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Dhole Life-Cycle

Central to a dhole clan is a breeding alpha pair. The rest of the clan contributes food and protection to the alpha pair’s offspring – a system known as ‘cooperative breeding’. (The dhole is not an easy animal to study, and some researchers believe that other, lower-ranking, members of a clan may also breed.)

A litter consists of between 2 and 8 pups, with a typical litter consisting of 4 to 6 pups. The gestation period is around 2 months, with a similar time being taken for the pups to be weaned.

Until the pups are old enough to join the hunt, they are fed regurgitated meat by the other members of the clan.

The lifespan of a dole is around 16 years.

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Is The Dhole Endangered?

dhole running

The dhole is an endangered animal, with a population size of 949-2,215 mature individuals (source)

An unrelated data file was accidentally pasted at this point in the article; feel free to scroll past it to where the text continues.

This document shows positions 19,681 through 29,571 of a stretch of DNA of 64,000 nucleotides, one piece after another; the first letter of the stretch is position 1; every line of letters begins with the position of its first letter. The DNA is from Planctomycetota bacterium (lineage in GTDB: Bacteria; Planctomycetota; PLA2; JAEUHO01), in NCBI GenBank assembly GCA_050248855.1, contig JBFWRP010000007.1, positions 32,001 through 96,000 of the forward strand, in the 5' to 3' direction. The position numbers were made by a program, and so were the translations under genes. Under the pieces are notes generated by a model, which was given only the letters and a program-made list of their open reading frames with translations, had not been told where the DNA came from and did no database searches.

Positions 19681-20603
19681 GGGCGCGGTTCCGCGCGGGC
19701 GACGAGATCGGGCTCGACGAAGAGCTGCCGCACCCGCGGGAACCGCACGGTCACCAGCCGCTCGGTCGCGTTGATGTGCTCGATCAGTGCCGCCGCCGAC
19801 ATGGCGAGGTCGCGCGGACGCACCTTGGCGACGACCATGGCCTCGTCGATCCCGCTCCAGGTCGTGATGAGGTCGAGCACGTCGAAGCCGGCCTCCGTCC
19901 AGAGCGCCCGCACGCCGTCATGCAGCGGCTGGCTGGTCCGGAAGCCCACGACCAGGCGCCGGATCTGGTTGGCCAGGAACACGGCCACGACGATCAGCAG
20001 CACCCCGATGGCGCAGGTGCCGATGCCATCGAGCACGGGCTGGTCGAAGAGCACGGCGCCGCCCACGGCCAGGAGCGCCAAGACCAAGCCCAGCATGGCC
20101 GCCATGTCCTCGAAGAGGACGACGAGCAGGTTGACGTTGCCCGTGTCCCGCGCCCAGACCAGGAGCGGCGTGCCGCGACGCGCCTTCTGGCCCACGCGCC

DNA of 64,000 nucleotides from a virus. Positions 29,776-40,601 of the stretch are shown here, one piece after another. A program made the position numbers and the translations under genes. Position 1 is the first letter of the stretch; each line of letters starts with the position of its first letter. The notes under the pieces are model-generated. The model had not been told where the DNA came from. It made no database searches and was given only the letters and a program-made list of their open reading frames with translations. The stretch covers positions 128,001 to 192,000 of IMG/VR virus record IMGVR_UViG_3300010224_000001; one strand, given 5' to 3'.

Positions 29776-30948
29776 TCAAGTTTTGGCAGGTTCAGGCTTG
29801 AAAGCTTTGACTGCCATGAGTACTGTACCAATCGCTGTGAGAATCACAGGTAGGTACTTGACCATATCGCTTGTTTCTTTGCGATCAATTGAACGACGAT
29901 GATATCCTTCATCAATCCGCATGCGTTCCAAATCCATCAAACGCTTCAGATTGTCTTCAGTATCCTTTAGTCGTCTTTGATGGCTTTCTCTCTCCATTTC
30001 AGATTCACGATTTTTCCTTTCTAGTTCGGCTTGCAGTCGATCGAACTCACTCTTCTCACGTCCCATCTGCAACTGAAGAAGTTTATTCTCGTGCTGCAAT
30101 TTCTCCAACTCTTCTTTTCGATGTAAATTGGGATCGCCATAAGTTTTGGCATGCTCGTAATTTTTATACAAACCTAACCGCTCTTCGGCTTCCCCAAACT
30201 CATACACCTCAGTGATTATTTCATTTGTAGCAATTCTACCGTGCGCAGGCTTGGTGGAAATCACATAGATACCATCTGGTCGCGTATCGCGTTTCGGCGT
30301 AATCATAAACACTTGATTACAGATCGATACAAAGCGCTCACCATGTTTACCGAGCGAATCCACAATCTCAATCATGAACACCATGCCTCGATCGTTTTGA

One of the main threats to the dhole is a lack of prey animals. Today the dhole itself is not heavily hunted by humans either for its fur or for its coat, but the animals on which it preys are. With a lack of prey animals, an ecosystem is unable to support predators such as dholes which reside further up the food chain.

This situation isn’t helped by the vast amounts of deforestation that have occurred throughout the dhole’s range. Today, much of the dhole’s historic habitat has been converted into plantations, farms and towns.

The increased human presence in areas in which dholes live leads to conflicts. Dholes will prey on farm animals, and are often face persecution as a result.

The dhole’s population is severely fragmented, and believed to be further declining.

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Further Reading and Other Interesting Animals